Pope, on his own behalf, submitted the present petition for a writ of habeas corpus which was dismissed by the United States District Court and which concerns this appeal. This pro se petition does not lucidly separate and explain the variety of reasons why he believes that he is in custody in violation of the Constitution or Laws or Treaties of the United States. However, the record and Pope's petition are sufficient to lead us to the definite conclusion that this case must be remanded for an evidentiary hearing. Several things do clearly emerge from the record: 1) Pope's petition for a writ of habeas corpus raises at least one substantial issue on alleged facts regarding whether he is in custody in violation of the Constitution; 2) Pope has never had a determination on the points in his petition after a hearing on the factual issues; 3) Pope has no remaining remedy in the courts of the State of Utah.
The gist of Pope's pro se petition (which also incorporates his petition for writ of habeas corpus before the Supreme Court of Utah) alleges illegal arrest, illegal search and seizure, denial of counsel at his interrogation, self-incrimination, double jeopardy and a denial of due process. There are underlying factual questions to be resolved to determine whether there is merit to any of the constitutional questions posed.
The investigation made by the attorney acting on behalf of the court does not suffice for an evidentiary hearing as defined by the Supreme Court in Townsend v. Sain, 372 U.S. 293, 309, 83 S.Ct. 745, 9 L.Ed.2d 770 (1963), because the purpose of an evidentiary hearing is 'to try issues of fact.'1 The attorney's fact gathering and analysis at the behest of the court simply does not comport with the type of hearing discussed in Townsend v. Sain,supra, and Fay v. Noia, 372 U.S. 391, 83 S.Ct. 822, 9 L.Ed.2d 837 (1963).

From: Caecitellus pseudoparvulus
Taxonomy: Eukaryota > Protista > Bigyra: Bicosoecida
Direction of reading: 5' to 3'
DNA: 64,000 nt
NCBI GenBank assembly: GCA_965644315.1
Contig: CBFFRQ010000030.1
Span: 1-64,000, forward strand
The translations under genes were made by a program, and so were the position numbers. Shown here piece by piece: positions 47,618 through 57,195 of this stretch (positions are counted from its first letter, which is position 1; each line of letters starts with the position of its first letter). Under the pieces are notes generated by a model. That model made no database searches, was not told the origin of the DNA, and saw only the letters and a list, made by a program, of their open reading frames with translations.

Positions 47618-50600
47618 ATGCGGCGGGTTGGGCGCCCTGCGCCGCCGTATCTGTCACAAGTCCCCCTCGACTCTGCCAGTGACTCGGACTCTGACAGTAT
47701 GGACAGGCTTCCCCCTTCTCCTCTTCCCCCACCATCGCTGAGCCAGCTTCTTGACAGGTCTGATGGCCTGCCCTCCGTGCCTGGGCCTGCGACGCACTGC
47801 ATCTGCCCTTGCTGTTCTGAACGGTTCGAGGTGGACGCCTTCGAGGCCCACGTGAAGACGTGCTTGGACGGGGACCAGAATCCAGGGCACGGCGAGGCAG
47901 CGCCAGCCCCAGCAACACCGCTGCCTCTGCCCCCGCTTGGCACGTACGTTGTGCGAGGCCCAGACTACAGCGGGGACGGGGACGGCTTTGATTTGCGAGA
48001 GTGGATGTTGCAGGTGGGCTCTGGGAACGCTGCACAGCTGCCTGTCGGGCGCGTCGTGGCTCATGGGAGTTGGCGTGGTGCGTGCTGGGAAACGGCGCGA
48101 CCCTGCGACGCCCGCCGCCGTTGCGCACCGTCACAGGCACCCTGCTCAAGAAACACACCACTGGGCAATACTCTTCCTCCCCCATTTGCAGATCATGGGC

On taking this appeal from the order dismissing his petition, Pope also urges as error a denial of adequate and effective counsel to appeal his conviction before the Supreme Court of Utah, and a failure to appoint counsel to prepare and argue Pope's petition for a writ of habeas corpus. By no straining of the words of the petition for a writ of habeas corpus was the first point presented to the trial court; and contrary to the urgings of appellant, the doctrine of plain error is not applicable to now raise the issue on appeal.2 The alleged constitutional violation which appellant asserts regarding inadequate counsel at the state appellate level neither was a violation wrought by the error of the United States District Court nor was an issue passed upon by that court considering it on the merits as grounds for habeas corpus relief. Thus, we are precluded from considering the issue since a ground for relief is not properly raised for the first time on appeal. Appellant's other point that he was denied counsel on his petition for writ of habeas corpus is likewise meritless since there is no constitutional right to counsel in such civil proceedings.3
The order dismissing the petition is set aside and the case is remanded for proceedings in accord with this opinion.
Cf. Whaley v. United States, 394 f,.2d 399 (10th Cir. 1968); Stanfield v. United States, 350 F.2d 518 (10th Cir. 1965)